Thursday, June 24, 2010

Malaria: Entry points screening tightened


Malaria: Entry points screening tightened

By: (Jun 24, 2010)

PUTRAJAYA (June 24, 2010): The Health Ministry will tighten screening process at all main entry points in the country to control imported malaria cases.
Health Minister Datuk Seri Liow Tiong Lai said although the situation was under control, the steps were taken to prevent those entering the country, from places or countries where malaria was still endemic.
"Now and then we come across 'imported' cases from Indonesia and Thailand.

"Three such cases, involving Myanmar nationals, are being treated at the Tanjung Karang Hospital, while another fisherman from Myanmar had died in Sekinchan, Selangor due to malaria," he told reporters after handing out Excellence Service awards to his staff at the Putrajaya International Convention Centre (PICC) here today.
Liow said initial investigations showed that the three were 'imported' cases of malaria because Sekinchan was free from malaria.
"The Health office in Sekinchan had conducted tests on 122 locals and 216 foreign workers and all had tested negative. So, there is no signs of a malaria threat here," he said.

Liow said malaria cases in Malaysia had dropped to a satisfactory level with only about 3,000 cases recorded every year, mainly involving foreign workers.
"In the 1970s and even in the 1990s, malaria was a serious endemic in the country, infecting about 60,000 people a year, but we have been able to bring it down significantly to just about 3,000," he said.
He added that the ministry would continue efforts to control the spread of malaria.

In GEORGE TOWN, Opalyn Mok reports that the number of malaria cases in Penang is increasing, with four deaths recorded this year.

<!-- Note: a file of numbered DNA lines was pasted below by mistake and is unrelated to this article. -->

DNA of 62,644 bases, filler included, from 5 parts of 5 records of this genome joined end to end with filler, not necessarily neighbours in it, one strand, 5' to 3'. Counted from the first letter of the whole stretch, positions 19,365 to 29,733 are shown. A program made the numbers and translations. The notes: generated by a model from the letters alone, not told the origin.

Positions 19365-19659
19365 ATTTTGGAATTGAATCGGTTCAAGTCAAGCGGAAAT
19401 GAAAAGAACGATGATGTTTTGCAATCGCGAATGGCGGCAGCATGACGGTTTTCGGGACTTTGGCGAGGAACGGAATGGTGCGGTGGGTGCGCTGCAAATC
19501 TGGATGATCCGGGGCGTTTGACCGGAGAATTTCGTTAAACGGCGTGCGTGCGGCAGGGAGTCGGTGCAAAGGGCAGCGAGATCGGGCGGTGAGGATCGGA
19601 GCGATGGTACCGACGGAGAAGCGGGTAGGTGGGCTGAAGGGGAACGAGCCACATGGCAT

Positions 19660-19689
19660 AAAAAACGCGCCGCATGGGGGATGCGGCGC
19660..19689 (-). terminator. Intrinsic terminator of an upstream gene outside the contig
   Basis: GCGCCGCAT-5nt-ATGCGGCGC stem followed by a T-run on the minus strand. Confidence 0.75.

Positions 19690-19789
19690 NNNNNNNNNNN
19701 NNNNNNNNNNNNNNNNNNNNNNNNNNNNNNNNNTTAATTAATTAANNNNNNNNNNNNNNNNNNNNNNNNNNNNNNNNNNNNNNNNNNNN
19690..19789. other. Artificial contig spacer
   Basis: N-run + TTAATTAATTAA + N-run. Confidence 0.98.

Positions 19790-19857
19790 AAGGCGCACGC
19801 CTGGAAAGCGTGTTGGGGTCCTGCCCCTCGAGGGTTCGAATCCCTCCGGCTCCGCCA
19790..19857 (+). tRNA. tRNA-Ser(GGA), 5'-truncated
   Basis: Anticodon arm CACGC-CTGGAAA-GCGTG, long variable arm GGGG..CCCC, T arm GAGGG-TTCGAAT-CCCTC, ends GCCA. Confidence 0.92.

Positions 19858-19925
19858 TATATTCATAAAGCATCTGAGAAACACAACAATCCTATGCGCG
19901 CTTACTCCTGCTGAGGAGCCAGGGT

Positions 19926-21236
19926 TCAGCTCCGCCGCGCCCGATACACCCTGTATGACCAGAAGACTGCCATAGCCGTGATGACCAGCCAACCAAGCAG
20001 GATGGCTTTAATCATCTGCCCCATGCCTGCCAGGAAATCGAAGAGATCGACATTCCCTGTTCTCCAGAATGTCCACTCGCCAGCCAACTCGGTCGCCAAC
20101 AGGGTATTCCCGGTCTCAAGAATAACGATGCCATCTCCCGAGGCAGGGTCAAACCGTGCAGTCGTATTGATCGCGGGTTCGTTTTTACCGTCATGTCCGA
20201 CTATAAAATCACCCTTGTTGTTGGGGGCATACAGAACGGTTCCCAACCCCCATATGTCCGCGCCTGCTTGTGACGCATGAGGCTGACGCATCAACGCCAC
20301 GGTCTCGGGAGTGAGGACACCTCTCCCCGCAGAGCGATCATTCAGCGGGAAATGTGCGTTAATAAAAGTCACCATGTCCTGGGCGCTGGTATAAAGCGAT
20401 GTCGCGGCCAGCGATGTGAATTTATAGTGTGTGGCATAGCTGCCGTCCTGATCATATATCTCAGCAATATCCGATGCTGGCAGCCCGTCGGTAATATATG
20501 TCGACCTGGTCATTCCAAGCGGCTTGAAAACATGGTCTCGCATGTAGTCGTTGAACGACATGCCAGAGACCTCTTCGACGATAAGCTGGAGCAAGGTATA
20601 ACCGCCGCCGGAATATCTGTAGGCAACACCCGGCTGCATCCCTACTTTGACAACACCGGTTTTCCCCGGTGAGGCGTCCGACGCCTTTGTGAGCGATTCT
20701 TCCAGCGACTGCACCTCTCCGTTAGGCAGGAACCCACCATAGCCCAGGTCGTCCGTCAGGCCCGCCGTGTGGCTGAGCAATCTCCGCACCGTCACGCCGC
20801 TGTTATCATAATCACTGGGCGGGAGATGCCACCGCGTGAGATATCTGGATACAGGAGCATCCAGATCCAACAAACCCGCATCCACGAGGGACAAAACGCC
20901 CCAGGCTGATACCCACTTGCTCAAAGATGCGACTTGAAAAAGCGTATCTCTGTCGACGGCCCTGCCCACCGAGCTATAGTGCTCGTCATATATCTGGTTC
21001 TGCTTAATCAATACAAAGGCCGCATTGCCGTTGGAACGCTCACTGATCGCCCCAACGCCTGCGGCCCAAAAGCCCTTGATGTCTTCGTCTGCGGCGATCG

The four are illegal immigrants and a Rohingya refugee and are believed to have contracted the disease in their native country.

Between January and June this year, a total of 58 malaria cases were recorded, including the four deaths. In the same period last year, there were 55 cases.

State health, welfare, caring society and environment committee chairman Phee Boon Poh told a press conference today that 54 of the 58 cases involved illegal immigrants while four are locals.

"These illegal immigrants contracted the disease in their home countries and brought it here," he said.

Describing the situation as serious, Phee said the number of malaria cases needs to be curbed with the cooperation of locals, especially those who hire foreign workers.

"A lot of illegal immigrants come here and hide in the hills, so we hope employers will only hire legal foreign workers who have undergone medical check-ups before coming here," he said.

Phee said the high-risk areas where malaria can spread are the hiding places of these illegal immigrants such as the hilly jungle areas of Air Itam, Relau, Balik Pulau and Southern Seberang Perai.

As for dengue, another disease spread by mosquitoes, the number of reported cases have gone down by almost 60%, with a total of 509 cases between January and June.

"Comparatively, in the same period last year, we have a total of 1,429 cases," he said.

As for chikungunya, as at June this year, there were only two confirmed cases.

A total of 475 cases of hand, foot and mouth disease have been reported in the first half of the year.

"There was a high number of HFM cases even during the school holidays and to date, we have ordered for 16 nurseries and kindergartens to close when cluster cases were detected," he said.

In the most recent case, a kindergarten in Tanjung Bungah was ordered to close from June 23 until July 2 following four reported cases there. -- theSun

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